Read also: Preventing misleading claim of COVID-19 cureAt the same event, Indonesian Doctors Council (KKI) chairman Sukman Tulus Putra supported Pandu’s opinion, saying that the public should err on the side of caution and remain skeptical of any claims of a COVID-19 cure as there was currently no medicine proven to cure the disease.He said pharmaceutical companies and researchers should be objective when advertising their products and refrain from issuing false claims that could potentially harm consumers.“Don’t simply claim that you have discovered the cure for COVID-19. Going straight into production without having passed clinical trials is an ethical violation,” Sukman said.There have been numerous claims of supposed COVID-19 remedies in Indonesia since the country reported its first confirmed cases in March.Several weeks after the country’s outbreak began, President Joko “Jokowi” Widodo announced that the government had prepared medicines, including three million doses of chloroquine phosphate – an antimalarial drug – which he described as “having been proven to cure COVID-19 in other countries”.However, health experts have warned the public against consuming chloroquine without proper medical supervision, citing a number of potentially debilitating side effects, such as weakened muscles and mental disorders.Earlier this month, experts advised against using dexamethasone, an inexpensive and widely used medication, which had previously been hailed as a “major breakthrough” in COVID-19 treatment.Topics : Strict testing is required for the slew of supposed coronavirus remedies that have garnered public attention in recent months, experts say.For people seeking to mitigate the impact of the outbreak on their health, alternative medical practices claiming to be cures for COVID-19 have become increasingly appealing.However, health experts have cautioned against taking these claims at face value and have called on the government to bolster the screening process for new medicines to ensure that they are safe for public consumption. Epidemiologist Pandu Riono from the University of Indonesia’s Public Health Faculty urged all stakeholders to comply with existing laws on the production of medicine to ensure public safety.“Although we’re in the middle of an emergency, we still have to keep public safety in mind,” Pandu said during an online discussion held by the Indonesian Consumers’ Foundation (YLKI) on Sunday.He went on to urge the Food and Drug Monitoring Agency (BPOM) to play a more active role during the pandemic to prevent the market from being saturated with questionable products that could exacerbate existing health hazards.“There are no shortcuts when it comes to [medicine]. Every stakeholder must abide by the law,” he said.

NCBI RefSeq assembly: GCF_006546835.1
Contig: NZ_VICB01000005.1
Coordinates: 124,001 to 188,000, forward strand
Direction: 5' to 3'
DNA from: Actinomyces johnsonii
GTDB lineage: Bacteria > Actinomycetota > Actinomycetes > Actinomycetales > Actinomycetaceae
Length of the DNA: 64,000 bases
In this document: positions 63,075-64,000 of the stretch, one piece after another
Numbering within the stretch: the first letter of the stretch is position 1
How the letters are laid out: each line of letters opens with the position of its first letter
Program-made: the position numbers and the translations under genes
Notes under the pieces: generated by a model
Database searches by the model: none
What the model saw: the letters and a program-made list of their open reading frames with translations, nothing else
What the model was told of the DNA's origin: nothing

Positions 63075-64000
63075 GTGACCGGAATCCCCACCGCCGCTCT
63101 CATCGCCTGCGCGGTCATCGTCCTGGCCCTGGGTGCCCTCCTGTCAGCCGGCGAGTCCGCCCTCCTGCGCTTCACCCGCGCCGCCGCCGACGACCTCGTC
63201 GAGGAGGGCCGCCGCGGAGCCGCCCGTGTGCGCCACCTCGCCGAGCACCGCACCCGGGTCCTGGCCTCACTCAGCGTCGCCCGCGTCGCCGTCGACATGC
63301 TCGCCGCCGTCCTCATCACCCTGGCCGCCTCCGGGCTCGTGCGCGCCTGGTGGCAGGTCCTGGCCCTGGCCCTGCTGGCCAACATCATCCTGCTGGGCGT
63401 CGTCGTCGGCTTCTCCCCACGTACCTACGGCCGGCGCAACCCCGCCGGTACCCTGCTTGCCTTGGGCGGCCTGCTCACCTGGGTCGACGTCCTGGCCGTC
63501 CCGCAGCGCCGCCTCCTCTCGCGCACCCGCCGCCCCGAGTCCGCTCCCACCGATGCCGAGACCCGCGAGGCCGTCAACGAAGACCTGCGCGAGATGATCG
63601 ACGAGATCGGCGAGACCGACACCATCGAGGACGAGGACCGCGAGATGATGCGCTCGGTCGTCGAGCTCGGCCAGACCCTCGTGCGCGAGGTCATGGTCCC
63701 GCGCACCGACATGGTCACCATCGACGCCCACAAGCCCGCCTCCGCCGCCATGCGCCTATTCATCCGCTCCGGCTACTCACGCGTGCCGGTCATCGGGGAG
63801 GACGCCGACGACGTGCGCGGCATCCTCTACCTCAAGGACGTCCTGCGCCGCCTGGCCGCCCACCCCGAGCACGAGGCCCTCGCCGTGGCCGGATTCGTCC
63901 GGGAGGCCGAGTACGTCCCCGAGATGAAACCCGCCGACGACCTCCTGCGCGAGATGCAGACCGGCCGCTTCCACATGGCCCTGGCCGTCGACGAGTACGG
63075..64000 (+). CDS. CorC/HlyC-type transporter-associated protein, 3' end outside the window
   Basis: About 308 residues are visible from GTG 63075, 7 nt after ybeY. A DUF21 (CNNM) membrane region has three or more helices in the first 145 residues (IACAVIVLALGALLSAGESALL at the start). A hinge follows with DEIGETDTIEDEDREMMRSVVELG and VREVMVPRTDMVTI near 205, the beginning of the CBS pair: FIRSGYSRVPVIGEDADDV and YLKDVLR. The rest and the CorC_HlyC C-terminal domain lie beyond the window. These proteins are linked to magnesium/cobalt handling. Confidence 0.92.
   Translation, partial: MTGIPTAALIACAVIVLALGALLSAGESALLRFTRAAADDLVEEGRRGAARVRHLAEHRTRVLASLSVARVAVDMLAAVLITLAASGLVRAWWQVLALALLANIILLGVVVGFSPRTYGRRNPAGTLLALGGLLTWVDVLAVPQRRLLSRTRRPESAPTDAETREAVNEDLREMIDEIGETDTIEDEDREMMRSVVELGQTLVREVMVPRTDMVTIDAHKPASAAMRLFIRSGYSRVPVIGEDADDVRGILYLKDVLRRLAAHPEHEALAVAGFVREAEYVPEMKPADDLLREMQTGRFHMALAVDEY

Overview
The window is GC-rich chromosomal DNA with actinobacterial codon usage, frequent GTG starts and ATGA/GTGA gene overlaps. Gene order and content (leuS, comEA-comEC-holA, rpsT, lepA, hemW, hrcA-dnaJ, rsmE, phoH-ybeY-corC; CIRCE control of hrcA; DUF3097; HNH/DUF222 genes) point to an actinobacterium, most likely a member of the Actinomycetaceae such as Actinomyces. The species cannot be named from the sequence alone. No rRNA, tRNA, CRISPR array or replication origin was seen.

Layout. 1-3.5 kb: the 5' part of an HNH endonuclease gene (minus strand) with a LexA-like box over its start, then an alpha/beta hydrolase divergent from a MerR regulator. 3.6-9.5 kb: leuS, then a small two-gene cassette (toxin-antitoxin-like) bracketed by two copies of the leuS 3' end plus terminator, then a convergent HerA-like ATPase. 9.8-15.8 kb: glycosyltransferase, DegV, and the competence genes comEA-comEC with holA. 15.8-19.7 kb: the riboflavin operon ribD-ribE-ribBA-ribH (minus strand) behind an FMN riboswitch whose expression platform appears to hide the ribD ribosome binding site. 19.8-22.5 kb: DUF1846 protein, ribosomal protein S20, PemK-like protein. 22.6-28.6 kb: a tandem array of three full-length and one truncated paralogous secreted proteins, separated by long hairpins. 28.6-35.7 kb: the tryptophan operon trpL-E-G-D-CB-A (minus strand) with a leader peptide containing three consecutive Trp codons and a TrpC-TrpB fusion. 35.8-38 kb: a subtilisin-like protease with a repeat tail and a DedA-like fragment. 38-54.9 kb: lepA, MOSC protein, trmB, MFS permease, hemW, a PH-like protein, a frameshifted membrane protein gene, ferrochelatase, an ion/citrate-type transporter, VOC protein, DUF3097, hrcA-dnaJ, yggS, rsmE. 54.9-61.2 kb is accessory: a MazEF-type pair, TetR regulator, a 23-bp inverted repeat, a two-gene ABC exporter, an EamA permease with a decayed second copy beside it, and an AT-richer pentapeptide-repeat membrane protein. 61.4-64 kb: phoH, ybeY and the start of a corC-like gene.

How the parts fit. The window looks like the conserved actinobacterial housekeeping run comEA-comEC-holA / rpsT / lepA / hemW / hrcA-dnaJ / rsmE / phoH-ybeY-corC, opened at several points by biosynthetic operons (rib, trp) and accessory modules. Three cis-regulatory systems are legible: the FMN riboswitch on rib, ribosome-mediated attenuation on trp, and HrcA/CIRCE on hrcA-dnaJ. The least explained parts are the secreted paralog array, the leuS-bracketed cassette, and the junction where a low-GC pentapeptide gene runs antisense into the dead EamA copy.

Facebook Twitter: @NeosKosmos Instagram A public lecture by TV producer turned archaeologist Aris Tsaravopoulos aims to present the importance of the Antikythera shipwreck in the vortex of the Roman-Cretan war. The lecture is based on the archaeological finds and the epigraphic and philological testimonies on the island of Antikythera, known as Aegilia in antiquity.Aris Tsavopoulos will follow the history of the thriving fortified town, which bloomed between the fourth century BC to around 150AD due to its strategic position for maritime commerce.Modern-day archaeologists aim to create an archaeological park that will contribute to the island’s growth, which at present is inhabited by 20 people. Aris Tsaravopoulos has worked on the island of Kythera for more than 20 years as a member of the Archeological Service of the Greek Ministry of Culture, and since 2000 he has conducted a systematic excavation on the island of Antikythera at the site called Kastro.When: Monday 22 June 2015 at 6.00 pm Where: At the Australian Archaeological Institute, Level 4, Madsen Building University of Sydney